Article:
I wrote about the Circuit City policy earlier this year, the policy of letting more experienced workers go, just to save money on the wages. That policy was based on the workers doing nothing wrong at all, just being "too expensive."
Well, Circuit City has learned that there is a reason why more experienced workers get paid more, and they are now asking them to come back. Please. Pretty please:
In March, Circuit City let go more than 3,000 workers and replaced them with lower-paid staff, a move criticized by analysts who said the loss of the more-experienced employees hurt sales of items such as extended warranties.
Circuit City's "execution remains a significant concern," Sanford Bernstein analyst said in a research note on Wednesday.
Cimino said Circuit City's changes include the creation of a supervisor position for stores and the elimination of shelf- stocking duties for sales associates to give them more time with customers.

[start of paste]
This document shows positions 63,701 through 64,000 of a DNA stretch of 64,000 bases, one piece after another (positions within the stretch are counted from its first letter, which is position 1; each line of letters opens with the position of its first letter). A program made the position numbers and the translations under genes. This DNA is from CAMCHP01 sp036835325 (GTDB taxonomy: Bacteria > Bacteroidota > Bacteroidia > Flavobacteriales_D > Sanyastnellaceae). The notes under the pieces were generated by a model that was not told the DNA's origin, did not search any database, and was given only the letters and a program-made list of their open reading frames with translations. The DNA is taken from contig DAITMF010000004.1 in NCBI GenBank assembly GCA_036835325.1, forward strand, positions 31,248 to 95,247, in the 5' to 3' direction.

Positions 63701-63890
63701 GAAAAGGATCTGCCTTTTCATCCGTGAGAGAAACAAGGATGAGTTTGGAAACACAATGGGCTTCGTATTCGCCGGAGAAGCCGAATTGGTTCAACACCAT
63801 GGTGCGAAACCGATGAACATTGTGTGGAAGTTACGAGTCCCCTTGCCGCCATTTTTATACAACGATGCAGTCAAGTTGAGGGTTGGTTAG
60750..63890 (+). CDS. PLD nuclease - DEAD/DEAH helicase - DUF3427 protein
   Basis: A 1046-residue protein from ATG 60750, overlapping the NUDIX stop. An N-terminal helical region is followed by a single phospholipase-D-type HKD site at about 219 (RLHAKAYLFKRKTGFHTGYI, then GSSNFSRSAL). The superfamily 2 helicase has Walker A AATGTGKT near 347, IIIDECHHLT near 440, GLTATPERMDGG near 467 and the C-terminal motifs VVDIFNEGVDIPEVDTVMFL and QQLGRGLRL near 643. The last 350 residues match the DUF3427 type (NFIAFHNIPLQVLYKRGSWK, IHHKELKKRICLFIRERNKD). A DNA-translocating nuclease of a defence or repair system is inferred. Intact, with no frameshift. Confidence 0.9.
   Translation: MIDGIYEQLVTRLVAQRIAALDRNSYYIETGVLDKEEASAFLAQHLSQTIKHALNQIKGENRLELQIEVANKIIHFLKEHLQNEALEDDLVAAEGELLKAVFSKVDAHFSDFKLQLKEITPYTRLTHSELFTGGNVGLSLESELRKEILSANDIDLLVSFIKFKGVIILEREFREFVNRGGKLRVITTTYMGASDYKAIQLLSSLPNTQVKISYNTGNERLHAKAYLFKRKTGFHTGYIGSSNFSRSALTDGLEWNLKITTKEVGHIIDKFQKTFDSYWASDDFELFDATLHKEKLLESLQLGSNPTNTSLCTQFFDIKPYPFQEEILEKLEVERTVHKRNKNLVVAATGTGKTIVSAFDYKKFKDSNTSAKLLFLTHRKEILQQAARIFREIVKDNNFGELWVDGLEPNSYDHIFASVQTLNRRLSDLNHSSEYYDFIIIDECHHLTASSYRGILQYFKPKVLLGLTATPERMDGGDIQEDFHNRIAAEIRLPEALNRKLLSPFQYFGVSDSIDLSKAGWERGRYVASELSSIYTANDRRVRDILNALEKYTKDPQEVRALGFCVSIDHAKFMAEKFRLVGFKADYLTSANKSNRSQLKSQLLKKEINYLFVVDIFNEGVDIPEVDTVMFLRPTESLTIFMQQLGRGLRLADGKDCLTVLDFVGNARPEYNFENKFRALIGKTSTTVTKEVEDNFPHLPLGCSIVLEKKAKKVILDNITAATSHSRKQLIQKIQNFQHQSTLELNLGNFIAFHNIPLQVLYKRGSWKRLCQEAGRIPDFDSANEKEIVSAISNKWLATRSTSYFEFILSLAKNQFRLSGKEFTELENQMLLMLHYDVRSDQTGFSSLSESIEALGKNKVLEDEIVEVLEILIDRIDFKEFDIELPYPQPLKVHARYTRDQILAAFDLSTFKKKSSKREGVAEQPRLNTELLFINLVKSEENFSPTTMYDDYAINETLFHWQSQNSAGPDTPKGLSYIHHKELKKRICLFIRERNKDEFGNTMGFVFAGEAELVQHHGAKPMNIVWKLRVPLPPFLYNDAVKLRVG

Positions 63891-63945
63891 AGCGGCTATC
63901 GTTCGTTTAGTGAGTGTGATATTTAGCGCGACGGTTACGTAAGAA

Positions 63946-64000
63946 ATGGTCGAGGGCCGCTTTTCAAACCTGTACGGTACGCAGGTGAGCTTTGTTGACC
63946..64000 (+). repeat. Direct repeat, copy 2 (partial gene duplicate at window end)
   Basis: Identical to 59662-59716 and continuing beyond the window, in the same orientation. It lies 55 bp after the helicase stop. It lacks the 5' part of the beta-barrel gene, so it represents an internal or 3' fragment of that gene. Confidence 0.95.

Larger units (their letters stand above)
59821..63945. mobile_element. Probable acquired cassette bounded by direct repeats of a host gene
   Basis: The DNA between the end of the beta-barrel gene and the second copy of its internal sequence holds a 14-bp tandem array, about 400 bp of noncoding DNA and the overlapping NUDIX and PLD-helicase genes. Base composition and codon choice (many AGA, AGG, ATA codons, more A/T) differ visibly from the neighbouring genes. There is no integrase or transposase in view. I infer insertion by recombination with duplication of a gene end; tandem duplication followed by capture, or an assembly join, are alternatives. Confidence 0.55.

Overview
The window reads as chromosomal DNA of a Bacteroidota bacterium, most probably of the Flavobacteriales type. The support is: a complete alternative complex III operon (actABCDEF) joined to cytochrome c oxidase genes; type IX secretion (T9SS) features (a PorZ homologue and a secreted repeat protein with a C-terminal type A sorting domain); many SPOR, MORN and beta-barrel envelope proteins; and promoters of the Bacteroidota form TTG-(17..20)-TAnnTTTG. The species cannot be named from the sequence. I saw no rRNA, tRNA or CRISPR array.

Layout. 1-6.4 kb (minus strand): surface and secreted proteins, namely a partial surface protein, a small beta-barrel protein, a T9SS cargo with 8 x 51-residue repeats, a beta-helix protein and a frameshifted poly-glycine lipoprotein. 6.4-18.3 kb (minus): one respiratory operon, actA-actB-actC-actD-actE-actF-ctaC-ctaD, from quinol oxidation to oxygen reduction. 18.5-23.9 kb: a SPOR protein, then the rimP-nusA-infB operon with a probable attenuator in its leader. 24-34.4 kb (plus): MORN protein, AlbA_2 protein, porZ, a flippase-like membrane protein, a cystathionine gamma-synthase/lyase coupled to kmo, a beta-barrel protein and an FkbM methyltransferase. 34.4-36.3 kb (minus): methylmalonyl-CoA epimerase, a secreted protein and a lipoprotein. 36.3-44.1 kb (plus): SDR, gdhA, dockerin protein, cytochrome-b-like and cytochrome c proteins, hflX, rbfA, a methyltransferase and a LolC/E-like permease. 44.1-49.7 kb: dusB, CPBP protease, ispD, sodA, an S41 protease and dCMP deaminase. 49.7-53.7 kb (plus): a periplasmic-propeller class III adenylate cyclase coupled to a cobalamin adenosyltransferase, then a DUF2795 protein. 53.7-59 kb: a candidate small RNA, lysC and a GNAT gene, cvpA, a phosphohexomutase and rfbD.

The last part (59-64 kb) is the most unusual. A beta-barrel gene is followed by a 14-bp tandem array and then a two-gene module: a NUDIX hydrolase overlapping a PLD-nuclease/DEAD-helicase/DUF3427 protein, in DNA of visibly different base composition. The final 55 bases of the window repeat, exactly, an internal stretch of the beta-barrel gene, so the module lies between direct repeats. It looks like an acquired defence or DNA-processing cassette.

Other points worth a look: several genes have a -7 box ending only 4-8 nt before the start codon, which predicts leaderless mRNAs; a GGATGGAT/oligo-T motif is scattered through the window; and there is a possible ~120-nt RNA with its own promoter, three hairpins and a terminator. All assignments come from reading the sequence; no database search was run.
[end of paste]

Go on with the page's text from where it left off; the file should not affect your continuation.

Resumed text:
The moves have "improved the associate morale in the stores," Cimino said. "We're getting feedback from our customers that they are having a better experience in the stores."
Compare this with what Circuit City did last March:
The electronics retailer, facing larger competitors and falling sales, said Wednesday that it would lay off about 3,400 store workers. The laid-off workers, about 8 percent of the company's total work force, would get a severance package and a chance to reapply for their former jobs, at lower pay, after a 10-week delay, the company said.
No wonder that morale went down after that move and that reversing it would be a morale improvement.
Why is it so hard to understand that a sales associate who actually knows the product is an asset to the firm?